• So much for
    that recession

    So where is this recession that everyone ordered? The main story over the past couple of months has been about reducing the probability of a US recession that was raised around the US regional bank crisis in March. The crisis, which produced the two largest bank failures in US history, resulted in a 100% probability that the US Federal Reserve would be cutting interest rates by now. Since then, in the space of just three months, that probability has flipped to a 95% probability that interest rates would be increased at the next meeting in July.

    So what happened? Is the recession just delayed or is it going to be denied completely?


    1. What recession?

    The US economy has demonstrated remarkable resiliency in the face of the most aggressive interest rate hiking cycle in 40 years. Monetary policy tightening began in May last year. Since then, interest rates have been lifted by 500 basis points – double the average since 1988 in almost half the time.

    And yet, consumers (who make up two-thirds of the entire economy) continue to spend. Part of the explanation for this is the sheer size of the stimulus injected into the economy during the pandemic. The other part of the explanation is that jobs are plentiful, and wages are growing. This is particularly the case in the services sector. Manufacturing is in recession, but it employs less than 10% of the workforce. Service sector share of employment is 80% and it is still growing. So, 80% of the workforce is supporting 67% of the economy.

    There is some, albeit limited, evidence of a slowdown in service sector activity, and signs the stimulus savings surplus is shrinking, but little response yet in the form of service sector job cuts. Until that happens, the economy will remain surprisingly resilient. This surprise is shown in the Economic Surprise Index.


    Chart 1: US Economic Surprise Index


    Source: Bloomberg


    2. What inflation?

    Your view on inflation depends on what kind of inflation you are looking at. US inflation at the headline level has come down – from a peak of 9.1% to 3% currently.  Quite a dramatic decline in just one year. But it is too early to declare victory just yet.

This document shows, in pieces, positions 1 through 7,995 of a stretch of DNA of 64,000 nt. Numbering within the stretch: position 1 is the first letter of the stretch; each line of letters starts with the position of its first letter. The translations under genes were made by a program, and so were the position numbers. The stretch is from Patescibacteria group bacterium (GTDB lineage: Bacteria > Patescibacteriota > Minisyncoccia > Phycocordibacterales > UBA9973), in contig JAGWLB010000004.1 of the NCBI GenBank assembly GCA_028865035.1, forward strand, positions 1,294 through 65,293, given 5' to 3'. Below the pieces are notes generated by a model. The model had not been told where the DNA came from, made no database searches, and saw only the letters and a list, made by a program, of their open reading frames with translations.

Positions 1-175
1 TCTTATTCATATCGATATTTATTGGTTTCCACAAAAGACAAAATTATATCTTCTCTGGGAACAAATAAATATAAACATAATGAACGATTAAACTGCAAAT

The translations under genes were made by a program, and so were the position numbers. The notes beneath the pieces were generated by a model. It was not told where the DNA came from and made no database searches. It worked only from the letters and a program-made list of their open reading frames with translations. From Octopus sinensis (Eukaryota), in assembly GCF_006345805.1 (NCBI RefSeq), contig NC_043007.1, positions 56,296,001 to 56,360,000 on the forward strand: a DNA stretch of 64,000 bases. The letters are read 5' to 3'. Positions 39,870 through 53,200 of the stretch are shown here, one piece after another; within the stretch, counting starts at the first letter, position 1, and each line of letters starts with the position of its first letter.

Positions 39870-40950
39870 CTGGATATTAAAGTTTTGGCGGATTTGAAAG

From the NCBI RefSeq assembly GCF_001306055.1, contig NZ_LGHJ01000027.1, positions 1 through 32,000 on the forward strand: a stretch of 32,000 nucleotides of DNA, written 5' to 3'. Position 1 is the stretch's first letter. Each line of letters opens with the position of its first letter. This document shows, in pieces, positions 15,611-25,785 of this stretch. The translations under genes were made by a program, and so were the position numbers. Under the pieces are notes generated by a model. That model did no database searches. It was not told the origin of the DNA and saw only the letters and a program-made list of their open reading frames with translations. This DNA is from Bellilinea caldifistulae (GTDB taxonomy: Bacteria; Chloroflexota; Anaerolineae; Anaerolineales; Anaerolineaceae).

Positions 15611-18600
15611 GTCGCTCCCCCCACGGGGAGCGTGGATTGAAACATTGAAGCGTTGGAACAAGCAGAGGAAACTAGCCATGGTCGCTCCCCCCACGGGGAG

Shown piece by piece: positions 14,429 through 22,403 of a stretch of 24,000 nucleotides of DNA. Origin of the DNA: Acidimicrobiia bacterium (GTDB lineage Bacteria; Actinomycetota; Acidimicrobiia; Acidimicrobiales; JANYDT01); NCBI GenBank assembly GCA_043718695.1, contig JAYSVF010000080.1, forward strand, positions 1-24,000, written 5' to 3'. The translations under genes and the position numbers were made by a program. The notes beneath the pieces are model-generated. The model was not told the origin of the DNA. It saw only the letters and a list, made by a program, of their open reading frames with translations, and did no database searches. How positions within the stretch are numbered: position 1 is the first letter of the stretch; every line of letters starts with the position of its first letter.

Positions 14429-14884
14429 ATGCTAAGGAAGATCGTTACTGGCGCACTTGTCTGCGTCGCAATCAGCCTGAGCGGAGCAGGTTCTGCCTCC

Most of the decline has been from lower goods prices which makes sense if manufacturing is in recession. Core goods inflation is running at just 1.3% having fallen from a peak of 12% in February last year.

    Core services inflation, however, where all the economic heat is currently being generated, is running at 6.2%. This is down less dramatically from a peak of 7.3% in February this year.

    It goes without saying, inflation will slow when demand slows. Demand will slow when the pandemic savings have been spent and when jobs are harder to come by. Despite recent rapid drawdowns, estimates from the Federal Reserve suggest a substantial stock of excess pandemic savings remains – enough to potentially support consumers for the remainder of this year. And while the services sector is slowing, it is still in expansion mode. So, the job of fighting inflation is far from done. And if history is any guide, it may take longer than expected.


    Chart 2: US Core Goods and Services CPI (yoy%)


    Source: Bloomberg


    3. Digging in


    In the face of this resiliency, the US Federal Reserve has no other choice but to dig in. Interest rates will need to stay higher for longer. The issue with not bringing down inflation quickly has been laid bare in the UK where a wage-price spiral has developed – higher wages beget higher prices beget higher wages, and so on.

    The unintended consequences of a central bank that will need to dig in is the damage still higher interest rates will have on the economy. So, a recession may be delayed but in no way will it be denied.


    Chart 3: US 2-year Bond Yield and Fed Interest Rate (%)


    Source: Bloomberg




  • Australian Equities

    After a year of robust earnings strength for the Australian market in 2022, this momentum has stalled so far in 2023, with the ASX 200 Index experiencing six consecutive months of negative earnings revisions, with prior tailwinds turning into headwinds. Among the key drivers of the weakness has been commodity prices falling from recent peaks, the major banks dialling back expectations of further expansion in net interest margins and in the last few months, a raft of downgrades across industrial companies more exposed to discretionary consumer spending.


    Chart 4: Earnings soften in the Australian market – ASX 200 monthly earnings revisions

    Source: Bloomberg



    Following a further rise in long bond yields and equities edging higher, the earnings yield premium for the ASX 200 over the Australian 10-year government bond yield has compressed further. Over the last 10 years, this yield premium has averaged 4%, however this has now dropped below 3% for the first time since 2013 indicating that equities are now relatively expensive to bonds.


    Chart 5: Yield premium on Australian equities contracts as bond yields rise

    Source: Bloomberg





    • The Australian equity market eked out a positive quarter for the three months to 30 June, contributing to a solid 14.8% total return for the financial year.
    • The domestic market lagged other key developed market returns for the quarter however, particularly that of the US. The US rally was driven by a small cohort of stocks linked to the artificial intelligence (AI) theme and hence Australia’s limited exposure to the information technology sector saw it lag international equities.
    • The positive return for the quarter was achieved despite a renewed rise in bond yields after economic and inflation data led to a further two rate hikes by the RBA with the central bank leaving open the option of further monetary policy tightening in the months ahead.
    • The materials sector was a key laggard for the quarter as commodity prices fell on the back of disappointing economic data on China’s reopening. Consumer discretionary stocks also underperformed with several downgrades starting to filter through the market.